Doughnuts shrinking when cut - Help!


Doughnutter

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Hi all,

I am trying to make doughnuts and over recent weeks, I have tried many different recipes but they always seem to massively shrink when cut, and roll out quite wrinkly (?) and from this, I have deduced that it must be a problem with my methods/techniques as opposed to the recipe(s). I have a feeling I might be knocking back too much but I do not know for sure as my baking knowledge is very minimal. To give you more info, the recipe I have been using is as follows:


650g plain flour
120ml water
180ml milk
75g unsalted butter
60g caster sugar
2 eggs
7.5g active dry yeast

Melt butter into milk while heating gently until bubbles rise around the edge
Add milk/butter to dry ingredients
Combine ingredients
Mix in mixer with dough hook for 6-8 minutes or until comes away from the sides of the bowl
Shape into rough ball and set to rise for 60-90 mins
Knock back
Roll out and cut (THIS IS WHERE THE PROBLEM IS!)
Leave to rise for another 45-60 mins until doubled in size
Fry 1 min each side at 180C


To give some more context, I have tried many different recipes (some with much more milk, some with no milk, some with more butter so more like a brioche) and many different ways of rising the dough (two lots of proving with knocking back in between, rise in the fridge overnight) and this always happens! I have also tried varying the flour:liquid ratio right up to the point where the dough is so wet that it is barely workable and the same still happens. To help, I have attached an image also. Please help, I just want to make great doughnuts!!!!!!!!!!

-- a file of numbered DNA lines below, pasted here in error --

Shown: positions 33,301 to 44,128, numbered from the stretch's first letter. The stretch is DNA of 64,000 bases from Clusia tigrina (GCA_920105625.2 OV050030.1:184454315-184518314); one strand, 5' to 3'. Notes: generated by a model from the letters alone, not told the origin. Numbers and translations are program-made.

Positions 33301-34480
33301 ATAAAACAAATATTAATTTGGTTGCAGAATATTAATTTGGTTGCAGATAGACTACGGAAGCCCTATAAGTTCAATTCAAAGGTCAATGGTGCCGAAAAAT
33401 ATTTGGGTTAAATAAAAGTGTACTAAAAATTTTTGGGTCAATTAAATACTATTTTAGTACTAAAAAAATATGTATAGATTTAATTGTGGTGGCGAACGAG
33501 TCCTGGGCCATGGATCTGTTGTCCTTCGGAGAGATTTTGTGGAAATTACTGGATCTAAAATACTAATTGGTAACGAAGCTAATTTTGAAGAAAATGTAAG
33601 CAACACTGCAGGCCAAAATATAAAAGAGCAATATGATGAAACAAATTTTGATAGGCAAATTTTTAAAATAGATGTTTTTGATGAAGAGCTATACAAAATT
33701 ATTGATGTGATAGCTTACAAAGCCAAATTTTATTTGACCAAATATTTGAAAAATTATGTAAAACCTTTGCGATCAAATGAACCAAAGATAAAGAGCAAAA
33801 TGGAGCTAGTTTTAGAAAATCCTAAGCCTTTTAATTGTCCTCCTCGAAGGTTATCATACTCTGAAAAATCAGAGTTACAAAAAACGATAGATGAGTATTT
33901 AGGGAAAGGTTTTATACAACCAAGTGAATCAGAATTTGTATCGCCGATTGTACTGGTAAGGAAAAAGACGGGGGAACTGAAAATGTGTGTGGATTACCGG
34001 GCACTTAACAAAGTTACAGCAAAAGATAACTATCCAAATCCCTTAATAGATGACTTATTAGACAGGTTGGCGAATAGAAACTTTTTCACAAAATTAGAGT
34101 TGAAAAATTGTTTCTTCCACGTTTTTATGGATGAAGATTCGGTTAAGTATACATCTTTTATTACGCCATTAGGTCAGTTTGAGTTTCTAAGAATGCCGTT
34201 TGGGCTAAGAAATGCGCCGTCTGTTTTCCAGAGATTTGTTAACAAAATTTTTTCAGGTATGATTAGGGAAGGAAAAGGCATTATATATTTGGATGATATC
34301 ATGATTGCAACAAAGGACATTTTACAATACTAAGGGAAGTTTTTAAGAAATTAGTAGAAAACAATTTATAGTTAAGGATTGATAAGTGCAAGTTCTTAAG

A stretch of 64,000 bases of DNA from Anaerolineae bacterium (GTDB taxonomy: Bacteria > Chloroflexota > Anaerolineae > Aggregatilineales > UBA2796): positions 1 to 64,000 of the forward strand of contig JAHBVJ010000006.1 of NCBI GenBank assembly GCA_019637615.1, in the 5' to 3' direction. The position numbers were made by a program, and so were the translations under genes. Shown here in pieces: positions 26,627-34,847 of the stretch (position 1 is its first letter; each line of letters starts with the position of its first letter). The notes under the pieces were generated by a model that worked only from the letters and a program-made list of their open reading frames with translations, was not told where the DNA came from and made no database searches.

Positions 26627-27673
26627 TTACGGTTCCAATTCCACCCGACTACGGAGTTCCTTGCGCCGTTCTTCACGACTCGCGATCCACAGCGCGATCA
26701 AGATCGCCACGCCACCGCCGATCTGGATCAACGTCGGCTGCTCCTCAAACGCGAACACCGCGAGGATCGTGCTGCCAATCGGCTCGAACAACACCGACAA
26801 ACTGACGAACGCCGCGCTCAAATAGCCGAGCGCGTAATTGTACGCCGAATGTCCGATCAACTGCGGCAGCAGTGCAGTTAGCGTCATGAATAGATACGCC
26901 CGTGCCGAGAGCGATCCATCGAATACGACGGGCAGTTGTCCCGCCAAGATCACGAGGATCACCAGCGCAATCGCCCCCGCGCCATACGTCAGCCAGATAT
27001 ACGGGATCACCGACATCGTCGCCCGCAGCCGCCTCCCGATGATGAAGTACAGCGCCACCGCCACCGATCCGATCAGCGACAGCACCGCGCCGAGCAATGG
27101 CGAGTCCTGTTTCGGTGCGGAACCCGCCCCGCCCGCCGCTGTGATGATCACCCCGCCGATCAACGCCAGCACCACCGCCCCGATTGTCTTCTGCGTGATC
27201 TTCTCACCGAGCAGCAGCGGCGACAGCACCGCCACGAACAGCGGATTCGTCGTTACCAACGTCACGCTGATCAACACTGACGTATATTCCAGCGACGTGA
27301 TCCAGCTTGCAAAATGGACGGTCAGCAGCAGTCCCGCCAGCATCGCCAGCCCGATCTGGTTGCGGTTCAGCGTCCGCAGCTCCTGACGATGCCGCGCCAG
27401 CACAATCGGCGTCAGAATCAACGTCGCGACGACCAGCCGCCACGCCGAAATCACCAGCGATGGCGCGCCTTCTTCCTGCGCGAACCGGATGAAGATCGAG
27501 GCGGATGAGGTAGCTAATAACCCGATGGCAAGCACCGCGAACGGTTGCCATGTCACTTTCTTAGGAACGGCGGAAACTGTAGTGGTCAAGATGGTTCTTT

ADDITIONAL: I always allow the dough to double in size while rising. It is seemingly rising fine
 

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Norcalbaker59

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Welcome to the forum. I think it’s a combination of several factors (recipe, fermentation, and handling) causing an imbalance of extensibility (ability to stretch) and elasticity, (ability to return to original shape). Too much elasticity results in a dough that “shrinks” back instead of holding its shape.